To avert his thoughts he turned his eyes sideward, to a large patch of grass between the two blocks. Soon, that too would be cleared for yet another block of flats, and then what would he look at if not the television?

At the moment there was a flock of birds, pigeons he would guess by their colour. There were always residents who would feed them, heedless of any bird flu scares. Recently they had grown from strength to strength after a certain local fruit seller had taken to chucking unsold scraps at them. It was a comforting sight that the economic malaise hadn’t affected their numbers.

The poor dumb birds, he thought. They didn’t have the troubles we have. All they have to worry about is food and shelter and even the former not so much. It must be nice to survive on a lower plane of intelligence. Although…

In his university days, to fulfil some administrative requirement or other, he had taken a module on animal behaviour where the lecturer had been vociferous on the subject of animal intelligence.

“We call them bird-brained, but the pigeon is able to nawigate home from terrain it has never before seen, showing cognitive ability and spatial intelligence beyond that of many people I know,” he had said, a stubby finger wagging to punctuate every point.

“Besides, pigeons are monogamous. And any species able to awoid marital trouble so neatly must have no mean intelligence.”

He took another drag on the cigarette.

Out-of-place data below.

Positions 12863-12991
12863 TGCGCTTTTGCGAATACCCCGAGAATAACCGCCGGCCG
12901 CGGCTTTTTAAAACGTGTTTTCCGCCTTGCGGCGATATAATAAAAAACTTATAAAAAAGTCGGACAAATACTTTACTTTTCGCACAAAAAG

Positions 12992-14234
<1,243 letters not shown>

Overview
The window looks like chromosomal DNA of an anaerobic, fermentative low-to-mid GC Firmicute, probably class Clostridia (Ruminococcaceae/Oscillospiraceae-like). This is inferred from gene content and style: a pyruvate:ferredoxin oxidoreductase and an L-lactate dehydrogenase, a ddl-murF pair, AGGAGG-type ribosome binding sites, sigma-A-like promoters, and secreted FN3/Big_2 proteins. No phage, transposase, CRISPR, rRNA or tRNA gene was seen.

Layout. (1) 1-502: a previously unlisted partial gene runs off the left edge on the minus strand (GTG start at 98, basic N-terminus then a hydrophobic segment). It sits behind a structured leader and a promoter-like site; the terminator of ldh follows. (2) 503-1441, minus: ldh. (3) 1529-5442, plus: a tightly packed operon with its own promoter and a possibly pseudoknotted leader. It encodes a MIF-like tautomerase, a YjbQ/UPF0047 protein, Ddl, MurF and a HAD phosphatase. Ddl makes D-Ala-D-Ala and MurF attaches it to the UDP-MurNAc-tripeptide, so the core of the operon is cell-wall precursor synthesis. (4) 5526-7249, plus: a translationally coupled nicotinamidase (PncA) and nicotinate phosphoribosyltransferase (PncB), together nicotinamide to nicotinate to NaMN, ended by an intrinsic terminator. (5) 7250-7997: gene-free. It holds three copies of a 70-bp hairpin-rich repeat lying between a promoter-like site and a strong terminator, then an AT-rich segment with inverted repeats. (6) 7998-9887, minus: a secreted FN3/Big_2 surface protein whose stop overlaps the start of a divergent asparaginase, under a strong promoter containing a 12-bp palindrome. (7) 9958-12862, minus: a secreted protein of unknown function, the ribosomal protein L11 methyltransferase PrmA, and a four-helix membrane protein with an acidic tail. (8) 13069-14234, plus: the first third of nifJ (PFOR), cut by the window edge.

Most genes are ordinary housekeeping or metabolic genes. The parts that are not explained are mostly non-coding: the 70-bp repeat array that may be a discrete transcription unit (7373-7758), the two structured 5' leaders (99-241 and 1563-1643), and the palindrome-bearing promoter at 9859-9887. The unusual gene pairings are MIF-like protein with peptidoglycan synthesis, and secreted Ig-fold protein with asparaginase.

There appeared to be a shadow, a ripple of unease spreading through the flock down below. In an instant they were airborne, the light clapping of their wings clearly audible in the evening lull. It had been too quick for any communication to pass between members of the flock. It was almost as if they responded like a single entity.

He squinted against the failing light to see what had startled the peaceable flock. The sun had been setting for some time and in its last gasp contrived to dye everything a brilliant hue. At the edge of the grass patch sat a tabby cat, nonchalantly cleaning its paw, his usually gray and white fur dyed a straw yellow by the dying sun. It looked thoroughly innocent of any malice, and utterly unconcerned that its ambush had failed.

“Aren’t you coming to watch? Your old unit is marching in.”

“Yeah, sure.”

“The Air Force is marching in dear.”

“Alright, I’m coming.”

He half-turned to see ranks of uniformed men and women marching on screen, in-step with the music, their lines ostensibly straight. It had taken them months of drilling to get ready for the big event.

Outside, the pigeons were still wheeling in the air. The flock must have numbered thirty birds at least. The individual birds veered and turned in one synchronised movement, each one perfectly in tandem with its neighbours. They plunged and landed at the opposite side of the grass without accident, no wings clattering nor bodies bumping into each other.

It must be instinct, he thought. Animals aren’t that smart. He stubbed out the cigarette, picked up his glass and went in to watch the parade.

Jun Wen is a messy-haired student of 23 years old with interests ranging from chess to prose. Between the consumption of copious measures of caffeine-laced beverages and the sanctuary of idleness, he enjoys crafting short pieces of fiction especially for you.

Check out Jun Wen’s other short story on Penny’s Daybook here.